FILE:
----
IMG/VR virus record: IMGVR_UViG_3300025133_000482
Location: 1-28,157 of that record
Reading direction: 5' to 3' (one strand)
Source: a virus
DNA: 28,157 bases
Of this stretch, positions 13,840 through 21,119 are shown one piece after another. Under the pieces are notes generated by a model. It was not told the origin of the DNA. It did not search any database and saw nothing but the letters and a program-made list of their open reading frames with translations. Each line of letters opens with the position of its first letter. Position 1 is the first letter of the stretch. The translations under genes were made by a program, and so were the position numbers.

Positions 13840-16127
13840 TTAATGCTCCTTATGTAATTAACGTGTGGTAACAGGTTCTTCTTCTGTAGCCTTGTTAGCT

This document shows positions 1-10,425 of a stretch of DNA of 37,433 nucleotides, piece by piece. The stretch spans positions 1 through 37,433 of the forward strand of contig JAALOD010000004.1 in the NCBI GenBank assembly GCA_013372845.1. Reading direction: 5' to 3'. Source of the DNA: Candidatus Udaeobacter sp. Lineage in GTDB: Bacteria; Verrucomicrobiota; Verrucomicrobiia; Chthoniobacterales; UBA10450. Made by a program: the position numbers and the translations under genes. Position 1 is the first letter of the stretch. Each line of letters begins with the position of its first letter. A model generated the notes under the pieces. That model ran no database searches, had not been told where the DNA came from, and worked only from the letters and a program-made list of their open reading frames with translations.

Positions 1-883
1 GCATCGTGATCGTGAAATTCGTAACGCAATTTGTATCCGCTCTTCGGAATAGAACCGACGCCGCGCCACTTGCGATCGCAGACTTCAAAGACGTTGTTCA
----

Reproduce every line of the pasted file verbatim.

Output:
IMG/VR virus record: IMGVR_UViG_3300025133_000482
Location: 1-28,157 of that record
Reading direction: 5' to 3' (one strand)
Source: a virus
DNA: 28,157 bases
Of this stretch, positions 13,840 through 21,119 are shown one piece after another. Under the pieces are notes generated by a model. It was not told the origin of the DNA. It did not search any database and saw nothing but the letters and a program-made list of their open reading frames with translations. Each line of letters opens with the position of its first letter. Position 1 is the first letter of the stretch. The translations under genes were made by a program, and so were the position numbers.

Positions 13840-16127
13840 TTAATGCTCCTTATGTAATTAACGTGTGGTAACAGGTTCTTCTTCTGTAGCCTTGTTAGCT

This document shows positions 1-10,425 of a stretch of DNA of 37,433 nucleotides, piece by piece. The stretch spans positions 1 through 37,433 of the forward strand of contig JAALOD010000004.1 in the NCBI GenBank assembly GCA_013372845.1. Reading direction: 5' to 3'. Source of the DNA: Candidatus Udaeobacter sp. Lineage in GTDB: Bacteria; Verrucomicrobiota; Verrucomicrobiia; Chthoniobacterales; UBA10450. Made by a program: the position numbers and the translations under genes. Position 1 is the first letter of the stretch. Each line of letters begins with the position of its first letter. A model generated the notes under the pieces. That model ran no database searches, had not been told where the DNA came from, and worked only from the letters and a program-made list of their open reading frames with translations.

Positions 1-883
1 GCATCGTGATCGTGAAATTCGTAACGCAATTTGTATCCGCTCTTCGGAATAGAACCGACGCCGCGCCACTTGCGATCGCAGACTTCAAAGACGTTGTTCA